Jiu-Jitsu and wrestling enthusiast, Ken Primola, posed a question on Facebook the other day. The way I understood it was he was trying to get input on the relationship between the practice of the sport, posture and pain. It inspired this post, so if you like this, thank Ken.
Practice, Posture & Pain
What is the relationship between practice, posture and pain?
As a fitness educator, I deal with this in quite a bit of depth.
Let me see if I can give you the short version here.
A Limited Set of Movements
In THE MOVEMENT’s BioMechanics Level 2 course, we use a Mel Siff inspired definition of sports,
“A limited set of movements…”
Wrestling and BJJ, like all sports, are limited sets of movements…
and that means wrestlers and BJJ players practice of limited sets of movements. There’s good and bad to that.
The good is that they generally get better at that they practice. So what’s the bad? Keep reading.
An Average of Movements
Walk onto any BJJ mat and I’ll bet you can pick out who are the top players and who are the bottom players. My teacher, Carlos Machado, is a bottom player, and it shows. His brother, Rigan, is more of a top player, and it shows, too. Bottom Playing involves a lot of flexion while top playing involves more extension.
In the beginning of a movement practice, we make our movement. Over time, our movements make us. As we say in fitness, “Form follows function.” And so, posture can be thought of as the average of all of our movements.
Carlos flexes a lot so his posture is stooped. Rigan extends a lot so his posture is tall. And that difference can make all of the difference.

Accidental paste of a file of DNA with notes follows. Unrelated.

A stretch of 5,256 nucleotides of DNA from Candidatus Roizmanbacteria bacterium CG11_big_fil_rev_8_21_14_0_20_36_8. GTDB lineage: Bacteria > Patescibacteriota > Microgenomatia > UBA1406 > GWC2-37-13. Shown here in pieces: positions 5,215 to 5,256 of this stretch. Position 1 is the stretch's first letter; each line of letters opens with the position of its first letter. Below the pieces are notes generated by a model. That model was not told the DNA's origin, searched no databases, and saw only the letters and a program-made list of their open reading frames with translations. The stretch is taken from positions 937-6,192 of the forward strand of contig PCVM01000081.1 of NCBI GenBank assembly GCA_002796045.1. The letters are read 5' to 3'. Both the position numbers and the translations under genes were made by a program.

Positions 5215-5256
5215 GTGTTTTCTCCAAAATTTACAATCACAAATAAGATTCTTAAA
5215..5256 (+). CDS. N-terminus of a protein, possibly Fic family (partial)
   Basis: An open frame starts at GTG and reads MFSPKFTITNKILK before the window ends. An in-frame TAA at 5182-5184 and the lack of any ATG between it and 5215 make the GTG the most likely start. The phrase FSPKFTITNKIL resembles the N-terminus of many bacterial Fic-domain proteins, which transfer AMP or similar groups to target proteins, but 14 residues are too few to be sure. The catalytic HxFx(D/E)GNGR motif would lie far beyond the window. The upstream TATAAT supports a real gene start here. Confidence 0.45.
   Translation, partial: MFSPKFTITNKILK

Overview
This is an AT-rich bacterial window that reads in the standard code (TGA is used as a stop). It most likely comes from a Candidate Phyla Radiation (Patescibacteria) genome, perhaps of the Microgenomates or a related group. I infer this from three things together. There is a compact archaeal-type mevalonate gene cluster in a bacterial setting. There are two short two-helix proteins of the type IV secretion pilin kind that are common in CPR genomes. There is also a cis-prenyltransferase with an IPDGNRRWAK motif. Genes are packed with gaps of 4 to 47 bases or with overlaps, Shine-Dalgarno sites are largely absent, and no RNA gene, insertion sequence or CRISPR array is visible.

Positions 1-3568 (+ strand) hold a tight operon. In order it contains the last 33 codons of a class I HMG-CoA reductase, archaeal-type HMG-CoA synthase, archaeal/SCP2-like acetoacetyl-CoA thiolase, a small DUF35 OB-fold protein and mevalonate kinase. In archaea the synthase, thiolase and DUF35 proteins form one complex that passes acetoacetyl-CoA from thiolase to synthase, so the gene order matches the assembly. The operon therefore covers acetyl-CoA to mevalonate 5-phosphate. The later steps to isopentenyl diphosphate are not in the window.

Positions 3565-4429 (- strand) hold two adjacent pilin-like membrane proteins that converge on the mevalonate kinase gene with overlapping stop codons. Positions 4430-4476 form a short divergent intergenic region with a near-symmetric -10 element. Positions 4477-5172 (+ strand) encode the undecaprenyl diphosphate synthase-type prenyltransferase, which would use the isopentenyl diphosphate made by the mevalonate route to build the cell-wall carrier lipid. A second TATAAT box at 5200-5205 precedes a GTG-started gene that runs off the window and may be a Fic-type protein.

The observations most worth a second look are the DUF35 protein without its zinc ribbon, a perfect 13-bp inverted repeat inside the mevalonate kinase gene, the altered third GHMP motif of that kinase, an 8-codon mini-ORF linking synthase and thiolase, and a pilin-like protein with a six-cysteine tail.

A Lack of Movement
In BioMechanics Level 3, we examine the nature of pain. Just as pain is correlated to injury and damage, it is also correlated to lack of function. So someone, can have no injury, no damage, but if they lack movements, they may very well have pain…and that is where sports practice can do the most harm.
Muscle Memory Brain Body
When people look at how sports practice changes the body, they often focus more so on how it changes the brain, but they use the strangest term, “muscle memory.” Practice does, in fact, change the brain. What once took a lot of “brain power,” now takes very little. While memory may be consolidated, it is the “muscle” portion of the equation that athletes should pay a bit more attention to.
When I refer to “muscle,” consider that a gross generalization. It would be better to think of it as the rest of the body (other than the brain). Just as practice changes the brain, practice changes the rest of the body. This is intuitive for most of us because we have seen the effects weights has on the body, especially the bodies of bodybuilders. But the resistances we encounter as grapplers are just as substantial.
They are so substantial that they change everything. It makes Carlos stooped and Rigan tall. But understand the consequences…it makes it harder for Carlos to be tall and Rigan to be stooped. The practice of movement in one direction makes it harder to move in other directions. And a lack of movement in one direction starts us on the path towards pain.